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red agateJust perfect for your Halloween creations -- these Red Agate Evil Eye beads are of stone that was formed from layers of silica from volcanic cavities. Agate is named after the Achates River (now known as the Dirillo River) on the island of Sicily, Italy, whose upper waters were an ancient source of this gemstone. Each strand offered here has 16 round faceted beads, with colors ranging from red to amber, as shown. Each bead is approx. 10 mm. with an approx. 2 mm. hole. Each strand is $10, but for a limited time, take 10% off with the code HALLOWEEN at checkout.

 

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purple glass

One of my all-time favorite beads was a gift from my daughter after her return from Tokyo, Japan. It is in the style of ‘Tonbodama’, a Japanese lampwork bead. The name roughly translates to ‘dragonfly eyes’ in English. These gorgeous beads are made of Japanese Satake glass, which is very soft and has a low melting point – resulting in soft, subtle colors.

japanese green glassThe best of these beads are individually handmade, so no two are exactly alike. They can be used as focal beads in bracelets, necklaces and earrings. See examples shown here, especially this lovely one (at right) from Shirley Zhu of ShirleyLampworkBeads on Etsy.

Shirley’s creation is luminous, with purple roses frozen under crystal encasement. The flowers themselves are made with murrini which are slices of glass cane. Such wonderful color and highly-detailed precision!

There was a renaissance of glass-making in the Nara period of Japan (710-94). Many temples had their own glass construction bureaus. Large stores of beads and glass fragments have been found from this time. Glasswork was common--and an indication of the quantity of glass is shown by a monument to the emporer Somu (d. 756) which contained thousands of glass beads and glass pieces.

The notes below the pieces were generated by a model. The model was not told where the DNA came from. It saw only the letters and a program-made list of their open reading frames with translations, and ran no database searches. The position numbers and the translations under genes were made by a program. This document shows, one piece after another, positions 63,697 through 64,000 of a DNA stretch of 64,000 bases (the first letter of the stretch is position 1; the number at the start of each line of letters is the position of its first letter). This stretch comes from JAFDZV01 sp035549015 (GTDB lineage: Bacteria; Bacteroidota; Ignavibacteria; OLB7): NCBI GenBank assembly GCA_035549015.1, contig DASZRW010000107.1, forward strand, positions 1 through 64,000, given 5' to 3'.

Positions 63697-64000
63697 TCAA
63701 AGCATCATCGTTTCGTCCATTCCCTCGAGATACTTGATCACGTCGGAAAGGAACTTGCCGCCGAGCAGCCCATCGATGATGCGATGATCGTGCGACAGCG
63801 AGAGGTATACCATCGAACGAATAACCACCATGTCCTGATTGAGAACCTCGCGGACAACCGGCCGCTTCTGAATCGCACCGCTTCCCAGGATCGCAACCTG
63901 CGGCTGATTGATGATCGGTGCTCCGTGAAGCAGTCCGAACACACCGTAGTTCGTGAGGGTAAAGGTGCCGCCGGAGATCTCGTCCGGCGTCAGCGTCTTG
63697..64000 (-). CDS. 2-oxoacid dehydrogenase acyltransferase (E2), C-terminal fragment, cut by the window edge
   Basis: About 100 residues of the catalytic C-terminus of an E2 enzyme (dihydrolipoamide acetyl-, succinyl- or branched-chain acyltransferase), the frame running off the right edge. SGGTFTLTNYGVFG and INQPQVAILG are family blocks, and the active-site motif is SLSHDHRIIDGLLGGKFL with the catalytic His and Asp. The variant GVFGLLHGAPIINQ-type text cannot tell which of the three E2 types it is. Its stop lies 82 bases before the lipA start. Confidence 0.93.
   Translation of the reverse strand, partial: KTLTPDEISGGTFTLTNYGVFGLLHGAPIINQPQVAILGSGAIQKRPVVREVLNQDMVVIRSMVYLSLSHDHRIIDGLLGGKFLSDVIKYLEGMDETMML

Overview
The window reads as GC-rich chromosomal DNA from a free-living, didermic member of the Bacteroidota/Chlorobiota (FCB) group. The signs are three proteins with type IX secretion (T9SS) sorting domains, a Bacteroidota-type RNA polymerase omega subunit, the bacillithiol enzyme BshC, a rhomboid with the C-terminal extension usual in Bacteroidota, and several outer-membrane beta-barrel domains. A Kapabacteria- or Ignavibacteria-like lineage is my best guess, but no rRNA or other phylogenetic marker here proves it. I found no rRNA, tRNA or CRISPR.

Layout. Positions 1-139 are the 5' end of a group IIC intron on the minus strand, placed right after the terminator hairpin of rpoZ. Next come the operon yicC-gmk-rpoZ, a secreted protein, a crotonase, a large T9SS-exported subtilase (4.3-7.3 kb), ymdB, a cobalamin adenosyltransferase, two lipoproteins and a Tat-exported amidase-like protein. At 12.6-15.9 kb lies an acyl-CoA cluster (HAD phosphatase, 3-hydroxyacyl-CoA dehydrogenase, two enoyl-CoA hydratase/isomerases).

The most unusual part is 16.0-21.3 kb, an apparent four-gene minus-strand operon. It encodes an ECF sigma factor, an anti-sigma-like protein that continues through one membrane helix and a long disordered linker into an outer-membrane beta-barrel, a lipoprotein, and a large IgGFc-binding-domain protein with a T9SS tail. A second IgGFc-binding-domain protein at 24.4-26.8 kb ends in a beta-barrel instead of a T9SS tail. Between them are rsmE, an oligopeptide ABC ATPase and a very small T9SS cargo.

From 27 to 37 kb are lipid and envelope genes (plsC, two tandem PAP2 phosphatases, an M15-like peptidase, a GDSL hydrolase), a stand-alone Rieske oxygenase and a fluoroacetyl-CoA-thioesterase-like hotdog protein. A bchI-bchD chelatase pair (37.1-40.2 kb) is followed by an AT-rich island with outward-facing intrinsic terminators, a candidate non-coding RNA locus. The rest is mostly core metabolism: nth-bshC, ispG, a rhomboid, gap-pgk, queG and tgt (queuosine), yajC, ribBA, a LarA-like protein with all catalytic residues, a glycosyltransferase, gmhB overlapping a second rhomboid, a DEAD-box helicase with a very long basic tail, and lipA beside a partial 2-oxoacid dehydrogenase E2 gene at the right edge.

Other beautiful examples we found while perusing the web can be found at AyakoGlassGarden –- work from Ayako Hattori of Nagoya City, Japan (see this informative article on Ayako’s work in the Beading Times and view her work at Akihiro’s Japaneseglass’s Gallery.

 Byzantine

Here’s a new style to consider if you haven’t checked it out before. The mysterious and richly historical Byzantine and Chainmail (or Chainmaille) from ancient times. Authentic Byzantine jewelry was created during the Byzantine Empire, which was from the fourth century AD to approximately the mid-1400s. The jewelry was influenced by the art of this civilization, and made heavy use of the Christian cross and other early religious symbols. The Byzantine time period was full of wealth and riches, so there was an abundance of gold metal used during this time.

coinAuthentic Byzantine jewelry is usually made from weighty gold with generous amounts of gemstones. Common gemstones used include garnets, pearls, corundum, and beryls, which were traded from the Eastern countries such as India and areas of Persia.Typical types of jewelry that were made during the Byzantine time period include necklaces, neck pieces, head pieces along with bracelets, rings, earrings, and other ornamental jewelry. Bangles were very popular during this period, and people often wore more than one at a time on each arm.

Chainmail is a part of this tradition; the original art was the earliest form of metal armor and was probably invented before the 5th century by the ancient Celts. The name mail comes from the French word “maille” which is derived from the Latin “macula” meaning “mesh of a net”. The armor itself involved the linking of iron or steel rings, the ends of which were either pressed together, welded or riveted. Sometimes the rings were stamped out of a sheet of iron; these were then used in alternate rows with riveted links. There are many styles and methods within this category of art. One fairly simple tutorial is offered here by CreatingUnkamen on Etsy, (for only $1.00!) for creating a beaded chainmail bracelet -- . And I love this beautiful Byzantine coin necklace (to the right) desgined by AnewAgain